T-Mobile "Direct Carrier Billing" Program Could Leave Consumers Vulnerable
Wireless Carrier's Mobile Payment Plan Not Covered By Current Statutory Protections Against Fraud Or Mistakes
SAN FRANCISCO, Aug. 8, 2011 /PRNewswire-USNewswire/ -- Earlier this month, T-Mobile announced that it will soon launch a new service that will enable its customers to purchase digital content using their smartphone, PC, or tablet and bill it to their phone accounts. T-Mobile's announcement is just the latest development in emerging mobile payment services that raises concerns about whether consumers will be protected from fraud or merchant mistakes, according to Consumers Union, the nonprofit publisher of Consumer Reports.
"Mobile payment products promise a new, convenient way to pay but consumers could end up losing money if something goes wrong with their transaction," said Michelle Jun, Senior Attorney for Consumers Union. "Consumers need to know that they'll be protected in the event of a billing error or if the goods they order aren't as promised or if they become victims of fraud. Mobile payment services like the one being launched by T-Mobile could put consumers at risk and fail to provide the protections they deserve."
According to T-Mobile, its "Direct Carrier Billing" service will enable customers to make purchases without "the need to manually enter credit card information." Instead, these purchases will appear on their monthly T-Mobile bill. Unfortunately, mobile payment charges that appear directly on a customer's cell phone bill don't enjoy the same statutory protections consumers currently get when making payments using a credit card or debit card.
"T-Mobile's mobile payment plan may eliminate the need to enter credit card information when making purchases but it also tosses out the consumer protections that come along with credit cards," said Jun.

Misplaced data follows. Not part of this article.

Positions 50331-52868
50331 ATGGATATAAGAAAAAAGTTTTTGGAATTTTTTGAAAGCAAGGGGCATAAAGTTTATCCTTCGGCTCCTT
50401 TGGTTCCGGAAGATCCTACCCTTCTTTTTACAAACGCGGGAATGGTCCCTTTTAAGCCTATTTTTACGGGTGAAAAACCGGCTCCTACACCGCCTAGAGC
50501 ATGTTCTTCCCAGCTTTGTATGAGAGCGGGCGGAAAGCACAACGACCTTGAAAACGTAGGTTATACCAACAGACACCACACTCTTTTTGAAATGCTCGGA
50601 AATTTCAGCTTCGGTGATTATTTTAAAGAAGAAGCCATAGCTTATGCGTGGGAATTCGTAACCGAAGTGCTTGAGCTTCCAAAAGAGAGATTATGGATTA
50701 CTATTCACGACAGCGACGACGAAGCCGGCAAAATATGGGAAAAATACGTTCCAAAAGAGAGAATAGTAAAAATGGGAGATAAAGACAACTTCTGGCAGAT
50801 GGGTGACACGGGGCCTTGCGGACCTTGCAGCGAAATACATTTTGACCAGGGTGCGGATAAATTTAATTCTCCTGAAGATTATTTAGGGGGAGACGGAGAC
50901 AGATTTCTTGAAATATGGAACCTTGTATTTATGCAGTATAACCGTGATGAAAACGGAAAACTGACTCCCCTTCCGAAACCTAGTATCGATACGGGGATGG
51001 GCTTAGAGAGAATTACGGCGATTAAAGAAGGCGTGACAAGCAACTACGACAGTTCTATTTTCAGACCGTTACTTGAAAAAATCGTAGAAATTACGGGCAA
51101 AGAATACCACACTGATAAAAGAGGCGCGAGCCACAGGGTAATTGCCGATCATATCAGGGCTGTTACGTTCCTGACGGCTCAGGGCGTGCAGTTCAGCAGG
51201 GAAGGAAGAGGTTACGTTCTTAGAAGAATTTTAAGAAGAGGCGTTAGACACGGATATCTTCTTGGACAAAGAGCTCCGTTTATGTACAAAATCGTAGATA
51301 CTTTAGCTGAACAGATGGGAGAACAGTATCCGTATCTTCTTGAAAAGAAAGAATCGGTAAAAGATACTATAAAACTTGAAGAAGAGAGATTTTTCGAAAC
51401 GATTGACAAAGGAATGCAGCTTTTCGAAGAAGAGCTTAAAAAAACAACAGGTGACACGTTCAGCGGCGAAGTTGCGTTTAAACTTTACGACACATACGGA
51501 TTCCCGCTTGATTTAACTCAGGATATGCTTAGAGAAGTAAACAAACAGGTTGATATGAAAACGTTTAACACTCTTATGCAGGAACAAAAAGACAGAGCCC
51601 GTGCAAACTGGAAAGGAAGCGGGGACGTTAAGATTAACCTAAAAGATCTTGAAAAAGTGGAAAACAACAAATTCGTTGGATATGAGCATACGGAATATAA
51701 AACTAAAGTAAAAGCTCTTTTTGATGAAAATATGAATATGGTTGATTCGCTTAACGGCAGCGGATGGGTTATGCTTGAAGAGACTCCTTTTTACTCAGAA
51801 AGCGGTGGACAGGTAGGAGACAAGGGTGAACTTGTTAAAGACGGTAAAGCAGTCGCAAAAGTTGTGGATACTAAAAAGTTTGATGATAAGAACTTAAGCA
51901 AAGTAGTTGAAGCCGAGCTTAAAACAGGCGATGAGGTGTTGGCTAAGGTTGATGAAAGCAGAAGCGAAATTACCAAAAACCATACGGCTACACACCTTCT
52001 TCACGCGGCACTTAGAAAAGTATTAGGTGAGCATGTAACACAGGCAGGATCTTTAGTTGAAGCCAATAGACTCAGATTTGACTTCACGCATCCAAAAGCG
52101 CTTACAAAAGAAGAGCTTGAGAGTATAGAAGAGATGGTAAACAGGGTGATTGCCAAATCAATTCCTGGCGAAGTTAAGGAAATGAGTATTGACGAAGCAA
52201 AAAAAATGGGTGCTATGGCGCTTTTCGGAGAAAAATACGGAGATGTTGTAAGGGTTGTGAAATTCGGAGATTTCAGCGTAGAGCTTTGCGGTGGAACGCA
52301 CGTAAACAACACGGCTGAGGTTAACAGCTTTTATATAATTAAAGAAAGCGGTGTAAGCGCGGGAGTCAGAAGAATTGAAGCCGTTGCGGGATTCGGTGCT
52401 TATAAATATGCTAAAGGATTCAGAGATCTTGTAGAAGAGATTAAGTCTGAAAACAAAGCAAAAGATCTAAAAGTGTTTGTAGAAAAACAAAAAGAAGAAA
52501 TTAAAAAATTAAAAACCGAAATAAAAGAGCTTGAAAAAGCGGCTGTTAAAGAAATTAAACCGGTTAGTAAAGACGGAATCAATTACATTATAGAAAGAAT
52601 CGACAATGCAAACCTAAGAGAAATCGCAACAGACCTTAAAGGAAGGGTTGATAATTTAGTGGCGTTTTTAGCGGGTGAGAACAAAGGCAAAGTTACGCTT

Federal law currently offers protection to consumers in the event that their credit card or debit card is lost, stolen or misused. Credit cards provide the strongest protections that help limit a consumer's liability, while debit cards provide some, but not all, of these protections. If mobile payment transactions are linked to credit cards or debit cards, then consumers are entitled to the same guaranteed federal protections that apply when a credit card or debit card is used directly in a transaction.
Mobile charges linked to other forms of payment don't enjoy any of these legal protections. If the mobile payment charge appears on the customer's cell phone bill, the product might escape consumer protections entirely unless the contract provides them. Consumers Union's review of T-Mobile's current customer contract found that those protections were lacking.
Last June, Consumers Union called on T-Mobile and other wireless carriers to adopt stronger consumer protections in their contracts. At the time, a T-Mobile representative indicated that the carrier would respond to the request but no response has been received by Consumers Union.
"If wireless carriers expect consumers to feel comfortable using mobile payment services, they need to provide at least the same level of protections that come with credit cards," said Jun. "T-Mobile and other wireless carriers can safeguard consumers from mobile payment fraud and mistakes by putting those protections in their contracts."
For more information on the lack of consumer protections provided by some emerging mobile payment products, see Consumers Union's report, "Mobile Pay or Mobile Mess: Closing the Gap Between Mobile Payment Systems and Consumer Protections."
SOURCE Consumers Union